Cisco has launched primary and secondary data centres in Melbourne for its Spark messaging platform, the first country to get hosting outside the US.
Spark is Cisco's answer to the huge growth in messaging apps, which have now overtaken social networks in terms of monthly active users. Gartner predicts that within two years, 50 percent of team coordination and communication will occur via mobile group collaboration apps.
Vaughan Klein, Cisco's regional manager, collaboration, channels & commercial, said the decision to offer local data centres for Spark was driven by Cisco's heritage. "At our heart, we are a networking organisation and real-time communications and latency are important. We have 160 milliseconds to play with before things start to get a bit quirky in terms of the delivery of the technology."
He said that when users deploy collaboration suites on-premises, "we can easily deal with 160 milliseconds of latency. But in a cloud world that latency gets complex."
Klein pointed to bandwidth-hungry video data and the need to sync up moving images with audio as reasons to process data onshore in Australia.
The decision to launch the data centre in Australia three months ago made sense because of the "very high utilisation" of Cisco collaboration technology by Australian customers – "the highest per capita utilisation of collaboration technology anywhere in the world".
One of the first Australian companies to commercially deploy Spark is top Cisco partner Dimension Data, whose local Oakton subsidiary has been using Spark integrated with its ServiceNow IT service management system.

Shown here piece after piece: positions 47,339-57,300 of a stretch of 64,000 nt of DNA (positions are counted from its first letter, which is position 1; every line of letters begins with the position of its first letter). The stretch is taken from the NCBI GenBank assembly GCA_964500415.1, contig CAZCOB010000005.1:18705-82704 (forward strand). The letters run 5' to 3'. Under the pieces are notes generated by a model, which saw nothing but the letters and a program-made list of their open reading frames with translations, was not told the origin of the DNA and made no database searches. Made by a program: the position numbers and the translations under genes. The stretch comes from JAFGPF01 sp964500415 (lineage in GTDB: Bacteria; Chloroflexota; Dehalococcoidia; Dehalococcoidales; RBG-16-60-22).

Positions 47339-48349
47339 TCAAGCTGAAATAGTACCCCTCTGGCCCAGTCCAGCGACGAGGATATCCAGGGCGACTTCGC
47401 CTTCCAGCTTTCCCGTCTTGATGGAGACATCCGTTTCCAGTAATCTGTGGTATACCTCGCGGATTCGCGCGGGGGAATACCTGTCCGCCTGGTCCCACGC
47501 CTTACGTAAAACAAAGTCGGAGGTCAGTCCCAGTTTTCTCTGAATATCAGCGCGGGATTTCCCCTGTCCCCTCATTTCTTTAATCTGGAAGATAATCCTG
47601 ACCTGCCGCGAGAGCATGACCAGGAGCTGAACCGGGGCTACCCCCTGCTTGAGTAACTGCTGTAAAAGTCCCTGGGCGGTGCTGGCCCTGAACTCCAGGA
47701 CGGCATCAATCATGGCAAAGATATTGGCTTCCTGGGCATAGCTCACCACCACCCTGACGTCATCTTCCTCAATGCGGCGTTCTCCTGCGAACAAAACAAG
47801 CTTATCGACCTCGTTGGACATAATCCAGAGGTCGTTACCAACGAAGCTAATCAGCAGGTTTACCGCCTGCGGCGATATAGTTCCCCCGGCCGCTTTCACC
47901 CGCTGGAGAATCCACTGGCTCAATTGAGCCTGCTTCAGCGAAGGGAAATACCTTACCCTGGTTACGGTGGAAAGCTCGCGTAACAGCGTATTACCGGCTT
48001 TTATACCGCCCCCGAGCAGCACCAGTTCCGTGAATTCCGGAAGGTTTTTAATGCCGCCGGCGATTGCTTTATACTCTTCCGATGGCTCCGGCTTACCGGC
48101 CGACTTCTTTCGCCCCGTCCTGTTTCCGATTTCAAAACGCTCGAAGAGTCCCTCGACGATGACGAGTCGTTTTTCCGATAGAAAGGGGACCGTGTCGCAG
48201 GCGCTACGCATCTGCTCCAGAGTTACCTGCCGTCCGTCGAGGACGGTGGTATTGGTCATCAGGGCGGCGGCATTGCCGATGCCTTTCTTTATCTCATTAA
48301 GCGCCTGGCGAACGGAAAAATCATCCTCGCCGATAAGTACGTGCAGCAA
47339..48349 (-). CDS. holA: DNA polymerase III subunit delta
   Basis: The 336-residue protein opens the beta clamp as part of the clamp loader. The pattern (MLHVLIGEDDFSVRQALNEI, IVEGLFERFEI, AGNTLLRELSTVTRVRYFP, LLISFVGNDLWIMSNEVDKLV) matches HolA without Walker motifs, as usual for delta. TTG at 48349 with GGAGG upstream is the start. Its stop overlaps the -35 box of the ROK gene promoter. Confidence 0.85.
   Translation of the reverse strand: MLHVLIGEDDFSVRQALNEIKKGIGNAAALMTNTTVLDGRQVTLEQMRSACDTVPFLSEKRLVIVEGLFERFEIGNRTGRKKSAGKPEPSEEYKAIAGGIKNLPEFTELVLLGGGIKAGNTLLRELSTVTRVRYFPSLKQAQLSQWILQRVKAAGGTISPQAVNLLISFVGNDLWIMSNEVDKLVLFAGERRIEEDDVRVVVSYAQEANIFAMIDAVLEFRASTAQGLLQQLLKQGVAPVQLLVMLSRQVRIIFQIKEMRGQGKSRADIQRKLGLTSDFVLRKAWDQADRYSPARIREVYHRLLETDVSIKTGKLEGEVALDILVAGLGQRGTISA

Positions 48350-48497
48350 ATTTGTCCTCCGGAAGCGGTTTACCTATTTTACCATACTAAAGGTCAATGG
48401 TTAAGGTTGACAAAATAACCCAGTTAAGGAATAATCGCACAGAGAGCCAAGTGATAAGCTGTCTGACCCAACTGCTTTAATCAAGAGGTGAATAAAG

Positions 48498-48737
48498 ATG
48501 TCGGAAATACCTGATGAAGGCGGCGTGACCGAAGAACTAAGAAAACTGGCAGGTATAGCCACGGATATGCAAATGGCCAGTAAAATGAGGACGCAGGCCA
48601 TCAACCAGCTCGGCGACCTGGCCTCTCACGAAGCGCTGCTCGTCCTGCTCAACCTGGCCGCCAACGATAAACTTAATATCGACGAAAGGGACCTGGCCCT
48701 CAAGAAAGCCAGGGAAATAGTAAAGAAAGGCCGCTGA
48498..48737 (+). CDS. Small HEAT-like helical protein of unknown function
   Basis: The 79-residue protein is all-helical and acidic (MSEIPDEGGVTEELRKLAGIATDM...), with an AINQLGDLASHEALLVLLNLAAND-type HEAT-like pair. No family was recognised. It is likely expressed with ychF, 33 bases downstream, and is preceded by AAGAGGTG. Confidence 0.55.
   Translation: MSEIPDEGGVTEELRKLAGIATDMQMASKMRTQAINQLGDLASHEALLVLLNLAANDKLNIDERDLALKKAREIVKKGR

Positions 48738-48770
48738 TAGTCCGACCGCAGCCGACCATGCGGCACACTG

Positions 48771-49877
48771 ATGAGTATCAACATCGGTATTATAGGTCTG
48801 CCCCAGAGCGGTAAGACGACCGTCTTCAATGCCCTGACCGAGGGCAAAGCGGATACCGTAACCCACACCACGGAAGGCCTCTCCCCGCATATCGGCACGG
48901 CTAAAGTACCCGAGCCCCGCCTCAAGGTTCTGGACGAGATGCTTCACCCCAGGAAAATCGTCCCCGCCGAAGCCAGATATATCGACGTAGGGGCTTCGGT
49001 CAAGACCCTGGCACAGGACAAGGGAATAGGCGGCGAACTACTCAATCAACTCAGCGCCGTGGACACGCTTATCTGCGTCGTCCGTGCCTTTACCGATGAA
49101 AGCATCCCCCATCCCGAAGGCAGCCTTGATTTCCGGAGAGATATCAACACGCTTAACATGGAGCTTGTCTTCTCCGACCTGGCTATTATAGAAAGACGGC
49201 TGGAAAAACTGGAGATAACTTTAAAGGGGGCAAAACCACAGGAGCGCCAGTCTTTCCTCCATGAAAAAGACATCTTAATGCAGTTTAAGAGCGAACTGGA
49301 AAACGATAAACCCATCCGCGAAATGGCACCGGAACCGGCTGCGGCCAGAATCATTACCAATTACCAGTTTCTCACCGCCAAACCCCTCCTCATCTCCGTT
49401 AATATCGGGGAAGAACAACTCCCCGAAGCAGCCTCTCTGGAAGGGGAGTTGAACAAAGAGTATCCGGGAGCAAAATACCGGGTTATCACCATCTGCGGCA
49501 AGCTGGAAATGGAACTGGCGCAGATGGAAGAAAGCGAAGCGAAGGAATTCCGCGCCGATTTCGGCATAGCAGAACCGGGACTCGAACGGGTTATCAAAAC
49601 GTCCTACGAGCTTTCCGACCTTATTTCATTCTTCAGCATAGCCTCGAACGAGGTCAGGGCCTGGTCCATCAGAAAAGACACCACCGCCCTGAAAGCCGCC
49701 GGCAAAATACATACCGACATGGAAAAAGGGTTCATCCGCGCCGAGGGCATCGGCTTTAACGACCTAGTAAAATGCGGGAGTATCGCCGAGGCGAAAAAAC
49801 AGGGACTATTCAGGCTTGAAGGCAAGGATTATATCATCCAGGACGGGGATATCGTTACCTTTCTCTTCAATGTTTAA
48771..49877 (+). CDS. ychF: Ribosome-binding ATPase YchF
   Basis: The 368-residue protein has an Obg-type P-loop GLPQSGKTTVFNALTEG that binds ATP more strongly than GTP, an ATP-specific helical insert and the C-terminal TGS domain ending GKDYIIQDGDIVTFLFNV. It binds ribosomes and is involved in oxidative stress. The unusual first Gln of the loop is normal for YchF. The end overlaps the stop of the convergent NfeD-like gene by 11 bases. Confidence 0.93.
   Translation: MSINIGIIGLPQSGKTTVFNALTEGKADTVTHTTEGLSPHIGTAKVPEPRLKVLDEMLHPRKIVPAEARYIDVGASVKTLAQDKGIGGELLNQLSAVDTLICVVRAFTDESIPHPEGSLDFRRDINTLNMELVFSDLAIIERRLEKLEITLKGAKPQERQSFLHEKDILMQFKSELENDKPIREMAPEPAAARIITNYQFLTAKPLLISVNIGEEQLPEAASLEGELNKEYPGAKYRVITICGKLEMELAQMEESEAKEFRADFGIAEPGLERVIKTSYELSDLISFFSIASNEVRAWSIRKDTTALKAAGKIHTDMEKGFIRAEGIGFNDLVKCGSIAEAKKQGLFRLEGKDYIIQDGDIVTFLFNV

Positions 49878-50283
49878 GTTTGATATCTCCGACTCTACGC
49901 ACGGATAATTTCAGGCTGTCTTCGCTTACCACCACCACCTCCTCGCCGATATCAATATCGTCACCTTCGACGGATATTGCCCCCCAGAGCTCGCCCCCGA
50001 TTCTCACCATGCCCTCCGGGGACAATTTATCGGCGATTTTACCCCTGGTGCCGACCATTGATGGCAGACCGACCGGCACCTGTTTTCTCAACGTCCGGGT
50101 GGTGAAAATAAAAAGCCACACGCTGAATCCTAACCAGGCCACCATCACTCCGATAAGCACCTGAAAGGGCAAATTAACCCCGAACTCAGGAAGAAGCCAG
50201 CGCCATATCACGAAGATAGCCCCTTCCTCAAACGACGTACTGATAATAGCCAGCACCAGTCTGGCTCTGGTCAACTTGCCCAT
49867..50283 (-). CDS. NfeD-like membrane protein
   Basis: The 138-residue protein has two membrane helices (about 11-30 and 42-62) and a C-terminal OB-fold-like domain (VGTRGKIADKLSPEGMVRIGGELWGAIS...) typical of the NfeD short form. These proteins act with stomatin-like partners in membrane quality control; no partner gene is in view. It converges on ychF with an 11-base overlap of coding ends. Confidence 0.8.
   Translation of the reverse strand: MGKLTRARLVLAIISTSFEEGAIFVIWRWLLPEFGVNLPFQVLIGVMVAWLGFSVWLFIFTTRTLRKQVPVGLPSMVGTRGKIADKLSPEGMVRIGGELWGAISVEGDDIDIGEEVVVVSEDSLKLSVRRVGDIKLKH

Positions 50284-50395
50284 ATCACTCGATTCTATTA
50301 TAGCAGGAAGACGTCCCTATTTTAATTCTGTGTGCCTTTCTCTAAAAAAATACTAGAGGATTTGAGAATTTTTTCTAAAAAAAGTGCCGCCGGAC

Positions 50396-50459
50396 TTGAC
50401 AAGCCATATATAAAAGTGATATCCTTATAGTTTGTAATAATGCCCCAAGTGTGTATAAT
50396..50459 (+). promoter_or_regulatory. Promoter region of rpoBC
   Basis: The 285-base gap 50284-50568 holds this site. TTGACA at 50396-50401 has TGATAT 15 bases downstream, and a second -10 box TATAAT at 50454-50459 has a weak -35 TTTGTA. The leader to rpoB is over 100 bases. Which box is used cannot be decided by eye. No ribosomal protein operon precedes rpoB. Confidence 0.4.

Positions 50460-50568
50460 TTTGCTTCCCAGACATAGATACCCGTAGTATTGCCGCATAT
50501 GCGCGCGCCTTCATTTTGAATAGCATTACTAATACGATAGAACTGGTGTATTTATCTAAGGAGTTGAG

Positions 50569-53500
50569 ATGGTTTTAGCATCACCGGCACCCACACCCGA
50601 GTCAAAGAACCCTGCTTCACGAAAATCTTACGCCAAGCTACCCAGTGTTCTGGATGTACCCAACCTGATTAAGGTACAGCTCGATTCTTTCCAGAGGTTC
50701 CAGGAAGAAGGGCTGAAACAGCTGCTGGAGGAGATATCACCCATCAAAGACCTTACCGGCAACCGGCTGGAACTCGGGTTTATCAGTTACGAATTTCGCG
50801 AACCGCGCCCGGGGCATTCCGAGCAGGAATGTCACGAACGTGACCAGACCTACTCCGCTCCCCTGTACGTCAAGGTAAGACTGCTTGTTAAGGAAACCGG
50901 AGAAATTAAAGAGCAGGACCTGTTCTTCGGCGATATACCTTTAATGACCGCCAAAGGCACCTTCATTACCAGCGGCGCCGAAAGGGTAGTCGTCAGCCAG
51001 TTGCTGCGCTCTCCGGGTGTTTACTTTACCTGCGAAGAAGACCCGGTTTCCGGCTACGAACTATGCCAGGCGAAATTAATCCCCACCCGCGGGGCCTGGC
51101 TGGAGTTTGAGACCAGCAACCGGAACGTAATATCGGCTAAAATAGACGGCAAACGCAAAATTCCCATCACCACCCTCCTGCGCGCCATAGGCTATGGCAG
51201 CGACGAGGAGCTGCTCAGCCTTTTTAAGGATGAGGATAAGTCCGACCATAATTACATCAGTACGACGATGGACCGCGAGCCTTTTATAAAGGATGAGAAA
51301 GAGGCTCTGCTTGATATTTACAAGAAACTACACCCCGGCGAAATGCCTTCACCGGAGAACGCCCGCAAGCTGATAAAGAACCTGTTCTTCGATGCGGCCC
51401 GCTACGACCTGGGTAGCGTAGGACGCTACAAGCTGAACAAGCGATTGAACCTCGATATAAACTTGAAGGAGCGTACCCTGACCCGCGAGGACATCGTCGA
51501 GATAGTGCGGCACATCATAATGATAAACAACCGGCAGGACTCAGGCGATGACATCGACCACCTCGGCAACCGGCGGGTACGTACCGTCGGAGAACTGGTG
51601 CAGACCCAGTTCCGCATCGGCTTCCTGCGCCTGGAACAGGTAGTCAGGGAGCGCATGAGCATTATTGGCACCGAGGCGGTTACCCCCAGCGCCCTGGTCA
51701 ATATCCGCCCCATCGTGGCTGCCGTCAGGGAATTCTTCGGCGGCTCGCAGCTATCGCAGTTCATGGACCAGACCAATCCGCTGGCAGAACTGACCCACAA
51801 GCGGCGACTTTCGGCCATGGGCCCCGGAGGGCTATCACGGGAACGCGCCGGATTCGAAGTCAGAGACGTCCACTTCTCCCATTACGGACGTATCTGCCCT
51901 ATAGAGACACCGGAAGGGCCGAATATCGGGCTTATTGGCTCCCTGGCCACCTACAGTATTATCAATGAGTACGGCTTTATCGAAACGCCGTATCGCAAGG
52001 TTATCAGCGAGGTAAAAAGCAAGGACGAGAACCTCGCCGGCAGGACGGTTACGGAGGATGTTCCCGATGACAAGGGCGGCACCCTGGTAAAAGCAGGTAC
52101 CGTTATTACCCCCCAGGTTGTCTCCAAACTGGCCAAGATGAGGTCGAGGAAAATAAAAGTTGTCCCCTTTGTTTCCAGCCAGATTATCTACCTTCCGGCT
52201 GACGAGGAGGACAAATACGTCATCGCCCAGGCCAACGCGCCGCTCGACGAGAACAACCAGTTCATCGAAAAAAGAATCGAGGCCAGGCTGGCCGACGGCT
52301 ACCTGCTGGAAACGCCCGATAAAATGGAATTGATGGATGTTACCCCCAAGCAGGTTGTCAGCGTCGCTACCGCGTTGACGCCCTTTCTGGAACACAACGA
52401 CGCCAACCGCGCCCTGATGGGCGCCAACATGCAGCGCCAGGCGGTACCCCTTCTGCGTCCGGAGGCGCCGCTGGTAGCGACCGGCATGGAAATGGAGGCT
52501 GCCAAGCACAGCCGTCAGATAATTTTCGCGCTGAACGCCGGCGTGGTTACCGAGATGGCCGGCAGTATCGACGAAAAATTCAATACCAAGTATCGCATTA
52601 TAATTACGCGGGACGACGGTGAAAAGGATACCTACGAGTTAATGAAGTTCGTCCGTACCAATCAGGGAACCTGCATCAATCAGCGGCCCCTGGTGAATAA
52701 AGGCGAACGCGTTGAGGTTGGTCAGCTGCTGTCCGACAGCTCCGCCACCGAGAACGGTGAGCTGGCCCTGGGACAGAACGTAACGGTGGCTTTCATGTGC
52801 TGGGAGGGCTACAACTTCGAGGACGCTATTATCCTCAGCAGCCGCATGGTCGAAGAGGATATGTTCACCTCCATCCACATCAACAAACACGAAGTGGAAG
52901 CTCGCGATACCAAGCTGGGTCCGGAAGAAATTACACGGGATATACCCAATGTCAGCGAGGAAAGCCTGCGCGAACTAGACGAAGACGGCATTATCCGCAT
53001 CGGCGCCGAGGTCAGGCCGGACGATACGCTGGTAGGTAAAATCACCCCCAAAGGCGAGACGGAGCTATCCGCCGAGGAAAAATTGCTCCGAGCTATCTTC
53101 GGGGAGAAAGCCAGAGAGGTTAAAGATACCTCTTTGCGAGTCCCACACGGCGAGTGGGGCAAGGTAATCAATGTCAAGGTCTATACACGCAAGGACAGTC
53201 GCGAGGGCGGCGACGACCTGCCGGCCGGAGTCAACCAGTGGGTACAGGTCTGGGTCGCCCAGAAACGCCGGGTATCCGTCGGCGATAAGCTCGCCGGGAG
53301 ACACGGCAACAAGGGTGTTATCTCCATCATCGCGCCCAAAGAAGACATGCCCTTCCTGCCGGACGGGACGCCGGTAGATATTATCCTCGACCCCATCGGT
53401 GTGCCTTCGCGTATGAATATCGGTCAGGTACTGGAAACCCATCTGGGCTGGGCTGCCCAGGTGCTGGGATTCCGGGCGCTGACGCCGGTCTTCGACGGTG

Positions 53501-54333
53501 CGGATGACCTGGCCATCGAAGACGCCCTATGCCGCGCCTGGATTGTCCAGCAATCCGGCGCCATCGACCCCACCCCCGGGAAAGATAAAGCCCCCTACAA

Michael Slip, general manager, CX and collaboration at Dimension Data, said the company used Spark to coordinate data from myriad communications platforms, including instant messaging and email, for incident response.
When a major incident strikes a customer, Dimension Data engineers might use myriad communications channels to resolve the issue, said Slip. Now much of this communication can be centralised on Spark.
"Once we have achieved the point of restoration, now we have all this information of what we did across multiple platforms of communications. How do we get that back into ServiceNow?"
By using the API capability to integrate ServiceNow with Cisco Spark, the service provider can extract content from Spark rooms into ServiceNow for long-term case storage.
Potential use cases could include public safety, where a major accident would necessitate collaboration between different authorities using different collaboration platform; at a hospital, all of a patient's records could be consolidated in a Spark room; likewise a nursing home could use Spark pull together support services for an aged care resident.
In a market led by consumer apps like WhatsApp and Facebook Messenger, and where Slack has been the most successful at penetrating business users, Cisco's Klein claims Spark brings a number of advantages.
Spark is part of this. The collaboration app uses new iOS APIs to directly integrate with iPhone, to give the same user experience as native calling, allowing users to find a contact number, check favourites or recents or make a call without having to launch a third-party app. They can also answer calls directly from the lock screen.
Apple iPhones and iPads can now choose between Cisco wireless access points to get the best connections based on density of utilisation, rather than simply the strength of the wi-fi signal.
"It also allow you to do preferential grading of your applications. If you have a business-critical app you want to run on an iPhone and iPad, you can provision a quality of service through an easy user interface to prioritise critical apps," said Klein.
"If you are moving through an office with a number of access points, your iPad won't hang on the first one until the service is degraded. It easily moves through the access points." Klein added that this can also saves battery power by using a nearby access point rather than a distant AP.